It materialized out of nowhere and is disappearing just as quickly, as if a mirage in a coronavirus-fueled fever dream.

Gov. Jay Inslee Wednesday announced he would return to the federal government the field hospital assembled by soldiers roughly a week ago in Seattle’s CenturyLink Field Event Center to help the healthcare system cope with the new coronavirus.

Inslee in recent days has cited more favorable projections for what’s to come next in the outbreak of COVID-19 in Washington, the state that at one time led the nation in cases and deaths. There were 9,097 cases of coronavirus as of Wednesday afternoon, with 421 deaths statewide.

Still, the governor Sunday announced he was returning 400 ventilators to the federal government’s national stockpile, to assist other states in worse shape.

In a statement, the governor said Wednesday the move to disassemble the field hospital will allow the facility to “be deployed to another state facing a more significant need.”

The field hospital, which just last week was toured by the Army’s chief of staff, never treated a single patient, according to Inslee spokesman Mike Faulk.

With the USNS Comfort still stationed in New York, and the USNS Mercy in Los Angeles, Inslee’s decision could mark the first return of hospital beds to the federal government from anywhere around the nation.

Set up about a week ago by hundreds of U.S. Army soldiers, the 250-bed field hospital was intended to handle any overflow of non-COVID-19 patients while area medical centers dealt with the pandemic.

The portable hospital is designed to include intensive care beds and surgical services, as well as a laboratory, pharmacy and a radiological unit. The 62nd Medical Brigade from Joint Base Lewis-McChord (JBLM) and the 627th Hospital Center and 10th Field Hospital, both based at Fort Carson, Colo., were assigned to staff the facility.

Washington currently has no requests for military medical personnel to assist in the coronavirus response, according to state Military Department spokeswoman Karina Shagren.

“It’s possible the 62nd Medical Brigade will stay in the state to support JBLM’s response — or if necessary, they could go to support another field hospital elsewhere,” Shagren wrote in an email.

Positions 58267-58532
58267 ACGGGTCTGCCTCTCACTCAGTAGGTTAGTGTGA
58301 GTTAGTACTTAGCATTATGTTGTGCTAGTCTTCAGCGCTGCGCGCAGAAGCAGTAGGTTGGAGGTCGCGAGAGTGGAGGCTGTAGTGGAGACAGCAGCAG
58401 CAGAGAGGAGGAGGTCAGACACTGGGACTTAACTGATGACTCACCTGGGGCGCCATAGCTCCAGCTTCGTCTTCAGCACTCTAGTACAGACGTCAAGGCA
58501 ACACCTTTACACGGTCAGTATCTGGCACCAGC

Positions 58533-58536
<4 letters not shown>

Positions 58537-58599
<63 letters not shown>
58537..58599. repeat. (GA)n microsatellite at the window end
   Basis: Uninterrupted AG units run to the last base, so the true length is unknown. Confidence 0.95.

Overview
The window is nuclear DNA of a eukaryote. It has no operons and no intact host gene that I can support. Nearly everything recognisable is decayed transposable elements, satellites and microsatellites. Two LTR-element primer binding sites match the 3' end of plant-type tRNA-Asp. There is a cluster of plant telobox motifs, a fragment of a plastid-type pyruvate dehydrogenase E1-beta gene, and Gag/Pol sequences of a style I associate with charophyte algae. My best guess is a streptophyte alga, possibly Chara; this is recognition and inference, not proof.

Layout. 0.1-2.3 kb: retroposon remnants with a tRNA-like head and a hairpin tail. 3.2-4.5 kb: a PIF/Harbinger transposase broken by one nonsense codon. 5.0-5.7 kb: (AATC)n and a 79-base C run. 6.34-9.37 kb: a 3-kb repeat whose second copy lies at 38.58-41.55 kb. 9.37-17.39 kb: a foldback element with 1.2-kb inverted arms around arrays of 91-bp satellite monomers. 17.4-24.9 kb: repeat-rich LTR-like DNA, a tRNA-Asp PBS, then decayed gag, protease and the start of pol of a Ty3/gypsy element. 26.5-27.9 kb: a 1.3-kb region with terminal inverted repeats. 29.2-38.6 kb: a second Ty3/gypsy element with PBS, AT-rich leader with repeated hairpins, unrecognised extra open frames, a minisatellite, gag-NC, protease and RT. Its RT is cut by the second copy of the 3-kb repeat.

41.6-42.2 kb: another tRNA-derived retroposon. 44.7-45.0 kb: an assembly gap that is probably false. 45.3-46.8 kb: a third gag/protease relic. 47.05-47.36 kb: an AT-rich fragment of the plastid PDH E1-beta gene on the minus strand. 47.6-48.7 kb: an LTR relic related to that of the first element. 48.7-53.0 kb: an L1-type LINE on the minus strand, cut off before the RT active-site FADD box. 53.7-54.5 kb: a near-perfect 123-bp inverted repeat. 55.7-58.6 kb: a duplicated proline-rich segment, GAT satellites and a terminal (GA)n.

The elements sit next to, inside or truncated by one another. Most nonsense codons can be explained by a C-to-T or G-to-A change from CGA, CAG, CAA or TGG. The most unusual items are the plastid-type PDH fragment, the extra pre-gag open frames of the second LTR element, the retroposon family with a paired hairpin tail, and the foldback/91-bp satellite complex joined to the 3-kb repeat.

The governor said the hospital was requested “before our physical distancing strategies were fully implemented and we had considerable concerns that our hospitals would be overloaded with COVID-19 cases.

“But we haven’t beat this virus yet, and until we do, it has the potential to spread rapidly if we don’t continue the measures we’ve put in place,” Inslee added.

In an email, Inslee spokeswoman Tara Lee wrote that other than the field hospital and the 400 ventilators, she wasn’t aware of the state returning any other medical supplies to the federal government.

Seattle Mayor Jenny Durkan called Inslee’s announcement the right decision, because the region’s hospitals appear to have enough capacity, ICU beds and ventilators.

“While Seattle fought hard for these resources, it’s clear other communities are in desperate need of this high-quality medical facility and personnel,” said Durkan. “This virus knows no borders, and we must care for the sick and vulnerable, regardless of any city, county, or state line.”

Isolation and quarantine sites being run by King County — such as the Shoreline Temporary Field Hospital — remain in operation, according to Chase Gallagher, a spokesman for King County Executive Dow Constantine.

That facility is for people who are unable to isolate and recover from COVID-19 in their own house.

On Tuesday, King County had 39 people using its various quarantine and isolation sites, according to Gallagher.


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